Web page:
Ocean STEMulation: Salmon navigation
Focusing on science, technology, engineering, and math (STEM), as they pertain to the ocean.
The ocean looks, at least to us, largely devoid of landmark features. Of course, it’s not really – all sorts of geographical identifiers and other signals can be found beneath the surface – but it’s still amazing that animals can successfully navigate such a vast expanse. Have you ever wondered how they do it?
Research on sockeye salmon has now revealed new information about how these animals find their way from their nesting grounds, into the open ocean, and back.
When salmon are ready to reproduce, they return from the open ocean to the river where they were born. Photo by Ingrid Taylor via Flickr, Creative Commons License.
Salmon are anadromous. This means that they are born in freshwater, but they grow up and mature in the ocean; they then return to rivers to reproduce. The amazing thing is that, after wandering great distances in the open ocean - they can spend up to five years and travel up to 8,000 miles - the salmon don’t just return to spawn in any river they can find. They return to the same river in which they were born.
How is this possible? It was known that salmon identify their home river using chemical signs once they were within a close range, but it wasn’t known how exactly they got to the correct area to begin with. Now, scientists have discovered that salmon find their spawning grounds by looking for their home river’s unique magnetic signature.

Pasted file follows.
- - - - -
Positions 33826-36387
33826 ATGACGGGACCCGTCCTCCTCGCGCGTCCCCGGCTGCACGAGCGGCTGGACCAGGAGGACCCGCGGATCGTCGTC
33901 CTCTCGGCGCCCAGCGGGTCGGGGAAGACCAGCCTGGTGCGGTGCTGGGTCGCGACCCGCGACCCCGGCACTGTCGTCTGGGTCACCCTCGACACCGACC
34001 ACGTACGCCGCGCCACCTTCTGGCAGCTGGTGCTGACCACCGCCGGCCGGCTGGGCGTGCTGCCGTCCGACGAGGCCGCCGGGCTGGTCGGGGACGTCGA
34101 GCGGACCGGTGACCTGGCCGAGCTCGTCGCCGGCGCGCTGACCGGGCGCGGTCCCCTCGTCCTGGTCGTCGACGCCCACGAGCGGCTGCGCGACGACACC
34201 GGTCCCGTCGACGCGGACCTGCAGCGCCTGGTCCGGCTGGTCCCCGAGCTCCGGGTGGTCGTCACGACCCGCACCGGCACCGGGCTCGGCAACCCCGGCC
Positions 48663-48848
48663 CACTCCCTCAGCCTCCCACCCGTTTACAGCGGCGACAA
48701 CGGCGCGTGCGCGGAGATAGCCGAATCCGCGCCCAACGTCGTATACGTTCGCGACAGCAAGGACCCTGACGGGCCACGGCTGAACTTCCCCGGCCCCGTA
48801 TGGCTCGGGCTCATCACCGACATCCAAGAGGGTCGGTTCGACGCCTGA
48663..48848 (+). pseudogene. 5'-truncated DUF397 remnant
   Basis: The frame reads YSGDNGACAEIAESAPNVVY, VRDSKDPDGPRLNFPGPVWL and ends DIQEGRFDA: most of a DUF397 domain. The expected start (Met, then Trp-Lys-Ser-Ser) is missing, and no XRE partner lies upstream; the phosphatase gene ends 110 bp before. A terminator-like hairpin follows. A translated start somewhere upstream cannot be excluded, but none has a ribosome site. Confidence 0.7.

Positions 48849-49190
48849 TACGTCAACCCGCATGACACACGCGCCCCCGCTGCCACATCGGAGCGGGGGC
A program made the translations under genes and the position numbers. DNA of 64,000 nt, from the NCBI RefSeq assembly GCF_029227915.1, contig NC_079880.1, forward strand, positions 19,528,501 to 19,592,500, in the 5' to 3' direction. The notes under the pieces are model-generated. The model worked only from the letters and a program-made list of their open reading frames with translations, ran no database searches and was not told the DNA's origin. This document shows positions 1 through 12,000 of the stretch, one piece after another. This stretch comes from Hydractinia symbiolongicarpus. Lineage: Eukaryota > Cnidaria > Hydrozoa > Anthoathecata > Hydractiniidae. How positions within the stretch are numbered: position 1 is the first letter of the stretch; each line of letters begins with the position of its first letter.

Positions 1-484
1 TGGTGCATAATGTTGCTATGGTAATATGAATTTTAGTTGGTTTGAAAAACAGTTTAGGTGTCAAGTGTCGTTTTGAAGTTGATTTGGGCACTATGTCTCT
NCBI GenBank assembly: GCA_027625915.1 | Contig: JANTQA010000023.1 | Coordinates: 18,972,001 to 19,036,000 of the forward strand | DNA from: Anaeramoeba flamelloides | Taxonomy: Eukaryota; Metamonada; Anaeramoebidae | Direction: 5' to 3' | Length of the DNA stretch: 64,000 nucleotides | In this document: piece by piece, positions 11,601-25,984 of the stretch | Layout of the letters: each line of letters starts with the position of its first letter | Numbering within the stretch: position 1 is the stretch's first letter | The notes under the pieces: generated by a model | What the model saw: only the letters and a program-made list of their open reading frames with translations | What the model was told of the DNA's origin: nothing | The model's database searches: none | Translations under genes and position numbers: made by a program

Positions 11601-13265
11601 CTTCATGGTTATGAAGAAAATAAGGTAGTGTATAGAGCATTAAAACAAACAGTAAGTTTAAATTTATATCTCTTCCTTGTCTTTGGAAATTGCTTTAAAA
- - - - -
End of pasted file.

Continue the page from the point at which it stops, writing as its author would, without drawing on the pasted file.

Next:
Adult sockeye salmon during spawning season. Photo by Roger Tabor (USFWS) via Flickr, Creative Commons License.
The earth has a magnetic field and when a salmon hatches it imprints on (essentially memorizes) the magnetic signature, which is unique, of the location of the river where it is born. It uses this then to find its way back.
In this study, scientists were able to deduce that because the earth’s magnetic poles change slightly over time (a process called geomagnetic field drift). Therefore, salmon’s migratory habits should change as well, in a corresponding way. The researchers looked at fisheries data that goes back 56 years in order to confirm their hypothesis. They noticed that for Fraser River sockeye salmon, the route to their home river is blocked by Vancouver Island. The salmon must detour north or south around the island to get to their spawning grounds. Sure enough, the data showed that, as the earth’s magnetic field changed over time, the way the salmon traveled to their home river also changed.
While it was long suspected that animals use the earth’s magnetic field to find their way, this is the first study to demonstrate navigation by magnetic imprinting, or “learning” the magnetic field.